It’s easy to fall into the trap of imaging how much happier you would be if you owned this sweater, or if you had better handwriting, or if you stretched for 10 minutes when you woke up instead of lying in bed scrolling through a Twitter feed that bores you just so you can put off facing the day. With the prevalence of influencer culture there’s a reinforcement of this idea that you can find contentment through a superficial lifestyle change, whether it’s taking a yoga class or buying a ceramic mug that costs two week’s worth of groceries. Not to say that the occasional retail therapy session doesn’t help fill the void, it only becomes a problem when you find yourself making similar purchases or implementing similar routines in the hopes they’ll make you content.
I was struck by this realisation the hardest when I moved out of my parent’s house in September and into an apartment of my own. It’s a single room with a bathroom, barely larger than my bedroom back home, but it’s got a slanted ceiling, a skylight, and quick access to a fire escape which overlooks the roofs of the old houses that surround my building. The kind of abode I spent my high school years dreaming about, really. I thought that this apartment, this feeling of independence and adulthood would catapult me into contentment, that this would encourage me to be a better, more fulfilled person. Maybe I’d be more sociable, I’d be the kind of person who greets the prospect of meeting new people with open minded vivacity rather than disgruntled anxiety. Instead I’ve become the kind of person who waits until she hears her neighbours have left the shared hallway before she exits just to avoid pleasantries, not because she’s incapable of producing them but because the thought of them exhausts her. Turns out it wasn’t my lifestyle that was the problem, it was me.
If this experience has confirmed anything for me that most of the time it’s not your external circumstances that are the issue, it’s who you are as a person. These superficial changes won’t help make you happier necessarily, they’ll only make you more aware of the feeling that something is lacking in your life, though you can’t figure out what it is. I’ve adopted positive changes suggested by others; I’ve been an avid diarist since my days in middle school, and I can promise you that if you do get to know yourself better through a journal you’ll soon wish you hadn’t. It turns out that even in the intimacy of my own company I’m still underwhelming.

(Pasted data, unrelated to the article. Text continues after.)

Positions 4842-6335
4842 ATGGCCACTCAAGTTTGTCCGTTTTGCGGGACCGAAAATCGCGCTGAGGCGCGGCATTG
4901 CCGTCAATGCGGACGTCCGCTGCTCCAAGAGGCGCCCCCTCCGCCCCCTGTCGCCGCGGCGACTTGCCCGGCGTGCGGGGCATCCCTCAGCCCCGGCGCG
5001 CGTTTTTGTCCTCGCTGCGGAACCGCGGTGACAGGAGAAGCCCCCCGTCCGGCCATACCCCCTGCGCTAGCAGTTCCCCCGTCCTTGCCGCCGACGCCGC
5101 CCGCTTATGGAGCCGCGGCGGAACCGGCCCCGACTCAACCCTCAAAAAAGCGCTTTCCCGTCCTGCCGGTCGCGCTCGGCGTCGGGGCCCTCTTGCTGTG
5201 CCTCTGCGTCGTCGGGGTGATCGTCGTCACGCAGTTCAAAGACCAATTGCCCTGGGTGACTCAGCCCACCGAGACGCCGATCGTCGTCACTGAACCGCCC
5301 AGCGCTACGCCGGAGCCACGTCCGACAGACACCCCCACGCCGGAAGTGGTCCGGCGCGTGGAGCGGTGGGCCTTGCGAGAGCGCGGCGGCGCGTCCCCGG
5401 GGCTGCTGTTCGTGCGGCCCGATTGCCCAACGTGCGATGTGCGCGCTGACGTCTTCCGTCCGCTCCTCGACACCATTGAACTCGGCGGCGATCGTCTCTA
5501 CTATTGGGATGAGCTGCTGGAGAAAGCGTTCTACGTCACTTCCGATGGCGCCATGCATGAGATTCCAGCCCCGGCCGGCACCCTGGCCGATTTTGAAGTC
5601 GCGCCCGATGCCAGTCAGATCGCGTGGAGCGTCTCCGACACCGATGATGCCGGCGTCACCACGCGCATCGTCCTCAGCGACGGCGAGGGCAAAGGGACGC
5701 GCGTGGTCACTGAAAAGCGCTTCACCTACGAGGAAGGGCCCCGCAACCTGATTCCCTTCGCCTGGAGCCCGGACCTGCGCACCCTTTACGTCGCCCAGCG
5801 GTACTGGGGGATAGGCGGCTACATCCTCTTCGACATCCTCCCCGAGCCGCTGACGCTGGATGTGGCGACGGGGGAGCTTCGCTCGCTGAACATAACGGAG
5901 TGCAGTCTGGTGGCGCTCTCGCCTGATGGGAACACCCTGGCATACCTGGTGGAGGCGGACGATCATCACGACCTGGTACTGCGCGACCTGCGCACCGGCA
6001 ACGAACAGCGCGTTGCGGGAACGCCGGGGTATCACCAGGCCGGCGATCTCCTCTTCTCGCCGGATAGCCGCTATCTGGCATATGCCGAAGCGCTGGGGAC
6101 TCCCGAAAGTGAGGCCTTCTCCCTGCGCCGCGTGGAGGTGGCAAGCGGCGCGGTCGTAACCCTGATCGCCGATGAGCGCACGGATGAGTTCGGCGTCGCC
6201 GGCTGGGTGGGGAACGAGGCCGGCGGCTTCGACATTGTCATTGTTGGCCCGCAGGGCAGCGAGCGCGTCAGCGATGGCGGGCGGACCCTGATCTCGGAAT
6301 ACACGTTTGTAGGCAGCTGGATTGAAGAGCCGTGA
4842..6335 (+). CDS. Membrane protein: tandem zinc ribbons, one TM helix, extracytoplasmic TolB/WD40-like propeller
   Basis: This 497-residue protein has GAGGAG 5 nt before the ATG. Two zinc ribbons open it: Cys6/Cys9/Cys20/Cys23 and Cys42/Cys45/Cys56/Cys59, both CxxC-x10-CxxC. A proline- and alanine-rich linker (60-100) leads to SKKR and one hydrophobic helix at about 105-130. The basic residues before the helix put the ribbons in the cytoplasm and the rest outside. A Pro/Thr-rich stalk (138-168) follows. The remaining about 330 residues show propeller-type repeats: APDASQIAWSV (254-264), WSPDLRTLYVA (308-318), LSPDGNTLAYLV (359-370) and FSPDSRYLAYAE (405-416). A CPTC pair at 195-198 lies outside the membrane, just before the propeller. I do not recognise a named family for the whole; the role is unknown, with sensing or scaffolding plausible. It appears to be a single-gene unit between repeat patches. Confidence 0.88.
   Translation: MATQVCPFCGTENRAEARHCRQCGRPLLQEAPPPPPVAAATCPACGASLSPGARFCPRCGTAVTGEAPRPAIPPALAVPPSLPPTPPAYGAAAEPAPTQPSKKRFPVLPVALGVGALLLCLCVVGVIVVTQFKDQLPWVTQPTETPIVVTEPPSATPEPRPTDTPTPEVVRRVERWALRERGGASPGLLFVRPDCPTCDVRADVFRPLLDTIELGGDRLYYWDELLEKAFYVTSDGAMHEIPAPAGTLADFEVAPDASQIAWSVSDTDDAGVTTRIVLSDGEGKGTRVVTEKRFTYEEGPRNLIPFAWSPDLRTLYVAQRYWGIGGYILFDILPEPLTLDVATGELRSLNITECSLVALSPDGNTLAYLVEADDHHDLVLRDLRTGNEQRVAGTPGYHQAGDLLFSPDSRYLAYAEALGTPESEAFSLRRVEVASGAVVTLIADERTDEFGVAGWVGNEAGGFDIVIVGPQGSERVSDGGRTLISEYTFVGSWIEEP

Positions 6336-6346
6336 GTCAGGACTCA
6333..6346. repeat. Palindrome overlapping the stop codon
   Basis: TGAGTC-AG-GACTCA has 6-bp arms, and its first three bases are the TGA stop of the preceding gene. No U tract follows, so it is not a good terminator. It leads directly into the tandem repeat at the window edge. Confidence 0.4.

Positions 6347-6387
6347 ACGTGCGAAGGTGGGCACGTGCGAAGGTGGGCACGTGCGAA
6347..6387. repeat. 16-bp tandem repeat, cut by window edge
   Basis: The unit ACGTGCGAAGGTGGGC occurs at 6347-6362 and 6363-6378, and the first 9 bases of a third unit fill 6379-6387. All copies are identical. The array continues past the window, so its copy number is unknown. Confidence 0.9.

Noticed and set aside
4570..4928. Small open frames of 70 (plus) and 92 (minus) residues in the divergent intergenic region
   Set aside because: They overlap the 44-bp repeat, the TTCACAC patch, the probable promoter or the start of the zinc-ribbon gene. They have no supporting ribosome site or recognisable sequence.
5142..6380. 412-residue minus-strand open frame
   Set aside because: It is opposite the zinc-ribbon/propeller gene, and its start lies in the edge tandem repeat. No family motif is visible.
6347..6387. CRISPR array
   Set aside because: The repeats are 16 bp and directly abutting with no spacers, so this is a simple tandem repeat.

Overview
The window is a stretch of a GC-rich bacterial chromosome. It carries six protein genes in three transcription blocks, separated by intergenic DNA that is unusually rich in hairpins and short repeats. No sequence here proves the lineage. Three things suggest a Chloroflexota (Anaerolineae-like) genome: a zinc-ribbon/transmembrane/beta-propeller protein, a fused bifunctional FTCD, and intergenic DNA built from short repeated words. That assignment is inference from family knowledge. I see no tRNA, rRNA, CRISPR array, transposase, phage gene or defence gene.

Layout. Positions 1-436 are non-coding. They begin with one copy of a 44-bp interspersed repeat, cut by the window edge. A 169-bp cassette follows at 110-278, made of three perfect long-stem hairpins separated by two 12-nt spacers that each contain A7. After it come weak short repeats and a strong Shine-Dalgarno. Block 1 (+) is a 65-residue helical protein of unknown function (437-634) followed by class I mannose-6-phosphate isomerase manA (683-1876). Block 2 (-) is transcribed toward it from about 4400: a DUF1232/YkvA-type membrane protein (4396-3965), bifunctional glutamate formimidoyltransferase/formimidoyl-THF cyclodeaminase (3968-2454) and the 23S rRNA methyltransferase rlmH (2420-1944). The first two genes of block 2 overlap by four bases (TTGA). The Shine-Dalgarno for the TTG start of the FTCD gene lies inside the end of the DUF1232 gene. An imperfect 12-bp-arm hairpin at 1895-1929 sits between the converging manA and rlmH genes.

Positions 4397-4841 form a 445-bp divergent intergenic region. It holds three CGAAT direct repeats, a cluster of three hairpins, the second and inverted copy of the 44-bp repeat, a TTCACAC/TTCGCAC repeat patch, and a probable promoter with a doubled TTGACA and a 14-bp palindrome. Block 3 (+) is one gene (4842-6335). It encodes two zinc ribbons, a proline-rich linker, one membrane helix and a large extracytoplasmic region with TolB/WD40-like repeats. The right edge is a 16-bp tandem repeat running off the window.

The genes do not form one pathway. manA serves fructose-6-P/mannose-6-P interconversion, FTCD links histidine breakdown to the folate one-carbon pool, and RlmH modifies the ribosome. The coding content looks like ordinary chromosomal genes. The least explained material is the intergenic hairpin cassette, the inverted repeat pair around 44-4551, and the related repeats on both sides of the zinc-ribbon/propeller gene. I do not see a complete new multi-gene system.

On social media there’s a flood of influencers selling their lifestyles, appealing to a multitude of people. Maybe this idea of ‘lifestyle’ is at the heart of the problem. I remember watching the Martin Scorsese/Fran Leibowitz show on Netflix Pretend it’s a City and an audience member asked Leibowitz how she ‘would describe her lifestyle’ to which the response was ‘well I wouldn’t use the word ‘lifestyle’ first of all.’ At first I snickered at this line, but as time went on I found myself recalling it in the context of trying to find contentment through the way I live day to day. Brands have always tried to sell their products based on this concept of lifestyle, but with social media and influencers not only has this kind of advertising become more common, but it has also become more subtle. This aspirational advertising promises us those lifestyle changes we so crave because we believe we can become someone else through them. And that’s what this kind of content promises us, ultimately, the idea that we can be someone else because we’re not happy with who we are currently. We’re frequently a disappointment to ourselves but wearing a beret or eating three bananas every morning won’t bridge the gap between who we are and who we want to be. It’s a lot of pressure on the average person, this belief that you can find gratification on a larger scale through these kinds of changes suggests that the problem of contentment is a simple problem, and it’s anything but.
It's easy to fall into the trap of seeing photos on social media and forgetting that the person behind it has a whole life to fill. We can all go out for coffee and croissants once in a while, but just like the rest of us these influencers have seemingly endless hours to fill and the Instagrammable moments in everyone’s life are fleeting and represent the minority of these people’s daily existence. Everyone is tasked with monotony and restlessness at least part of the time, and you can talk about romanticising the everyday as much as you like but that’s a hard task to keep up. Difficult to romanticise your own personality, that’s a level of narcissism even I haven’t attained.
For most of us, living with ourselves is uncomfortable and the majority of the time we won’t feel particularly happy with who we are as people. We rarely, if ever, live up to these ideals of ourselves, whether they are self imposed or touted by others. Unless we want to drive ourselves mad, maybe it’s ok to accept mediocrity and mess, to not try and bolster ourselves with these shallow changes to combat an ever increasing sense that our lives are hollow and nothing like they promised on the brochures.